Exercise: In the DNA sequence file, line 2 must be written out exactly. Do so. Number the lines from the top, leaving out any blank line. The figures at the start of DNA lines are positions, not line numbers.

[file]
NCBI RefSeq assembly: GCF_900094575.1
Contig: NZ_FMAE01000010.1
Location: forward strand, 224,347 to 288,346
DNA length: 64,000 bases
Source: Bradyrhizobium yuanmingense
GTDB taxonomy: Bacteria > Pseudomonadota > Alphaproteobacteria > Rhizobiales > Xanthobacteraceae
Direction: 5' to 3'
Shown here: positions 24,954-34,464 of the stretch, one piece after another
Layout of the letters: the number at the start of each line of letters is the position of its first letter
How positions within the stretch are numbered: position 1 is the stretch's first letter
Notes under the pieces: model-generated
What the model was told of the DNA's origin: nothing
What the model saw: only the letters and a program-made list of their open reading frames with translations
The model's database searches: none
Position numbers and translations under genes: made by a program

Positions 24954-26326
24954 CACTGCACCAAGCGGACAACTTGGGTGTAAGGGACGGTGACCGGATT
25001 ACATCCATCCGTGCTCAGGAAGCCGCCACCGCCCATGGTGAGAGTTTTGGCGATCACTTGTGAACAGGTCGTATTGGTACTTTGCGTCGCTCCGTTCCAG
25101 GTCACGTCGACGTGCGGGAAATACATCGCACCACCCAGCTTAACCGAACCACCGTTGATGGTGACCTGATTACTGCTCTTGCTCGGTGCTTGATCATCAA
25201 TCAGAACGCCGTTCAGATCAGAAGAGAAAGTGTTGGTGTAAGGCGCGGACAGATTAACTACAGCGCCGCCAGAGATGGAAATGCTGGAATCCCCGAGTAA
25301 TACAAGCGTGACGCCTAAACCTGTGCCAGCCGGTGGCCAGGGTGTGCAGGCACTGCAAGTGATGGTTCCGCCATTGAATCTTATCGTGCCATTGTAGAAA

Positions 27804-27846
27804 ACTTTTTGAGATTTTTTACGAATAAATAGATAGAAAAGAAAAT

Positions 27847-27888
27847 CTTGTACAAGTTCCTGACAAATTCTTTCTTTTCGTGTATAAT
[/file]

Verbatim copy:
Contig: NZ_FMAE01000010.1